The results of the ACE index showed that the richness of bacterial communities in cyanobacteria-blooming aquaculture wastewater treated by water hyacinth was significantly higher than that of the controls (Figure 2a). The results of the Shannon index showed that the diversity of bacterial communities in cyanobacteria-blooming aquaculture wastewater treated by water hyacinth was significantly higher than that of the controls from Day 6 to Day 24 and then returned to the level of the controls at Day 30 (Figure 2b). However, the results of NMDS intuitively showed that the treatment changed the micro-ecological balance of the cyanobacteria-blooming aquaculture wastewater and its further development (Figure 3).

3.3. Specific Bacteria and Disease-Related Genes in Cyanobacteria-Blooming Aquaculture Wastewater Influenced by Water Hyacinth

3.3.1. Total Bacteria

Quantitation results of total bacteria indicated that the number of total bacteria in the wastewater treated by water hyacinth for 6 days increased and was significantly higher than that in the controls. However, there was a marked increase in the number of total bacteria in the controls at Day 12, which might be related to the decline of cyanobacteria and nutrient release. After 18 days, the total bacterial number in the wastewater treated by water hyacinth continued to be significantly higher than that in the controls (Figure 4a).

3.3.2. Total Coliform Group

The total coliform group is an important indicator in the hygienic standard of drinking water. As shown in Figure 4b, the number of total coliforms in cyanobacteria-blooming aquaculture wastewater treated by water hyacinth for 6–18 days was significantly higher than in the controls and then returned to the control level after 24 days. It is possible that the potential risk of intestinal epidemic was enhanced during the early treatment of cyanobacteria-blooming aquaculture wastewater by water hyacinth.

3.3.3. Potential Pathogenic Bacteria

Based on the statistics of potential genus of pathogenic bacteria, aquaculture wastewater used in this experiment contained 11 genera of potential pathogenic bacteria. They belonged to Mycobacterium, Bacillus, Clostridium, Rickettsia, Arcobacter, Helicobacter, Enterobacter, Legionella, Pseudomonas, Treponema, and Leptospira. Mycobacterium with the highest abundance accounted for 87.27 ± 2.89% of the total pathogenic bacteria. As shown in Figure 4c, potential pathogenic bacteria both in the controls and in the treatments significantly increased from the initial level after 18 days. However, the level of pathogenic bacteria in cyanobacteria-blooming aquaculture wastewater treated by water hyacinth was significantly lower compared with the controls 18 days later.

4. Discussion

After years of development, the Chinese aquaculture industry has become pivotal and has a large share in the world. However, the Chinese aquaculture wastewater is mostly accompanied by cyanobacterial bloom now [21]. The discharge standards of wastewater are mainly composed of nitrogen, phosphorus, and other basic physical or chemical indicators. Sufficient attention should also be paid to the characteristics of bacterial communities and the situation of potential pathogenic bacteria in discharged water after purification by aquatic plants.
Our results revealed that bacteria in cyanobacteria-blooming aquaculture wastewater mainly belonged to Proteobacteria, Actinobacteria, Bacteroidetes, Verrucomicrobia, and Planctomycetes besides Cyanobacteria. This was similar to the reported microbial community in the natural lake suffering cyanobacterial bloom [22]. After cyanobacteria-blooming aquaculture wastewater was treated by water hyacinth for 30 days, Proteobacteria was found to be the predominant phylum in total bacteria of water with a relative abundance of 61.27 ± 3.97%. As reported, Proteobacteria is one of the most common bacterial phylum in aquaculture ponds [23] and is also an important microorganism involved in global carbon and nitrogen and sulfur cycle [24]. Its relative abundance in constructed wetland is always particularly high and up to 50–61% [25]. It was indicated that the flourishing root system of water hyacinth might also form a purifying environment similar to constructed wetland. Under the impact of water hyacinth, the relative abundance of only four major families was significantly higher than the controls. Comamonadaceae, Oxalobacteraceae, and Rhodocylclaceae are all within Proteobacteria. Oxalobacteraceae has been reported to be root-associates [26]. Rhodocyclaceae was considered important for the formation of aerobic granular sludge biofilms and the nutrient removal [27]. Comamonadaceae has been commonly detected in activated sludge wastewater treatment processes and is likely to be important for nutrient removal [28]. These bacteria might coordinate with water hyacinth and improve the removal of nutrients.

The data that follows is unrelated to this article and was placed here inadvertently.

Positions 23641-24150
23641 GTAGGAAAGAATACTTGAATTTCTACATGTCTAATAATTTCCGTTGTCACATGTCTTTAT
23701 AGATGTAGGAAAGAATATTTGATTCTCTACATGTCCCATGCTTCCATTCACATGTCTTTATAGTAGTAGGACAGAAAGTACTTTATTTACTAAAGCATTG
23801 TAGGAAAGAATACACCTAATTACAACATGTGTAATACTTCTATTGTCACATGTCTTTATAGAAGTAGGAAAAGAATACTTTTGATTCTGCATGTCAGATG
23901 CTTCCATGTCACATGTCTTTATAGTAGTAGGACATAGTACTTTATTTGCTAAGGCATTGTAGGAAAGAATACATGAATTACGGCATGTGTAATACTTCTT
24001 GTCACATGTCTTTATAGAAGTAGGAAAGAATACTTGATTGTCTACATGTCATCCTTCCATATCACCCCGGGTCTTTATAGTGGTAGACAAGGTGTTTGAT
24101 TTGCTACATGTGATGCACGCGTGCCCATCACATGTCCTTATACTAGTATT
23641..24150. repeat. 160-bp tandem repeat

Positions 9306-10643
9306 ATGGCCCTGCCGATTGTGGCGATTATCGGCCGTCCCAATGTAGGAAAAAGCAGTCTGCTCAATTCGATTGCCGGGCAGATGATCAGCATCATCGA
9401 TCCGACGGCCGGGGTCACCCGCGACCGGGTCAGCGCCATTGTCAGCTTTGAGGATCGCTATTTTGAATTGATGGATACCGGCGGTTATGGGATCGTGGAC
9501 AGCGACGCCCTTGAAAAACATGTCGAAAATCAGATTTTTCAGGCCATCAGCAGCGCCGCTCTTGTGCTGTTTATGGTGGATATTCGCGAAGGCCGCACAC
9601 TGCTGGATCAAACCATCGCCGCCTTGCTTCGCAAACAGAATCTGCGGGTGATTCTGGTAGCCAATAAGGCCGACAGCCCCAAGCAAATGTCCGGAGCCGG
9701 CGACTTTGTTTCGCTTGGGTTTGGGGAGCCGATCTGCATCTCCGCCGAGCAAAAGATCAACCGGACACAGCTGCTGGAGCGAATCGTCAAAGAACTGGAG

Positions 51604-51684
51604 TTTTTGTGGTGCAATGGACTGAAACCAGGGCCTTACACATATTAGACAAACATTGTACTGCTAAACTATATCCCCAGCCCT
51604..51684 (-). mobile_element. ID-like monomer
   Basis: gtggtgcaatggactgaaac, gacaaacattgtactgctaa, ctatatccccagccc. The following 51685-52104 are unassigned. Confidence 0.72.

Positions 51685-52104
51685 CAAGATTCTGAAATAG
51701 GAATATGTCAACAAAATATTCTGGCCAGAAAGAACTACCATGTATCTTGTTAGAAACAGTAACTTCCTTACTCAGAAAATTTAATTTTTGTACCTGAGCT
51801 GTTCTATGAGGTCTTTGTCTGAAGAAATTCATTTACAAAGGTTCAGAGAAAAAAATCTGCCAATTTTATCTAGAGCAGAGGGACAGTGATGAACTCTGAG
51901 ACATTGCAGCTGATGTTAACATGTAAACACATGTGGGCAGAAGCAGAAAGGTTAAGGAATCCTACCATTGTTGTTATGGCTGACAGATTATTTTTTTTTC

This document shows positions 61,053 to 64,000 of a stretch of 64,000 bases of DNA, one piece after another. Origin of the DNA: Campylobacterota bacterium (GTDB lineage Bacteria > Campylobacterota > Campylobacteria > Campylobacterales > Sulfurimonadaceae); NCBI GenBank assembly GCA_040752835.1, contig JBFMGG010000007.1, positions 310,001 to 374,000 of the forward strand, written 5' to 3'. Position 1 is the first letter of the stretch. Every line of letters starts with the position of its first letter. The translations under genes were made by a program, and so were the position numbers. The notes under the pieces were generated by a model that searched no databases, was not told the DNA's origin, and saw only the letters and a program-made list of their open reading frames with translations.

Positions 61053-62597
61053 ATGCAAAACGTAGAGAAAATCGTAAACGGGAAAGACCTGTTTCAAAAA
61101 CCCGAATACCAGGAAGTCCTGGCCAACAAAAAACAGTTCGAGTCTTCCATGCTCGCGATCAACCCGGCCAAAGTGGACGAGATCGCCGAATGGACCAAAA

Wetland rhizospheres have been extensively studied with respect to microorganism communities [29]. It has been shown that the root exudates from different plants could direct the different development of microbial communities [30]. Organic material from cyanobacteria could also impact bacteria [22]. In our previous study, the growth rate of M. aeruginosa could be inhibited by water hyacinth and the algal cell death could be provoked [31]. In this study, it was also found that the reduction of relative abundance of phylum Cyanobacteria occurred at a quicker pace due to water hyacinth treatment. Water hyacinth in cyanobacteria-blooming aquaculture wastewater not only introduced the root exudates but also had an inhibitory effect on cyanobacteria. As a result, the bacterial community balance and subsequent development trends in aquaculture wastewater were changed due to the multiple influences of water hyacinth.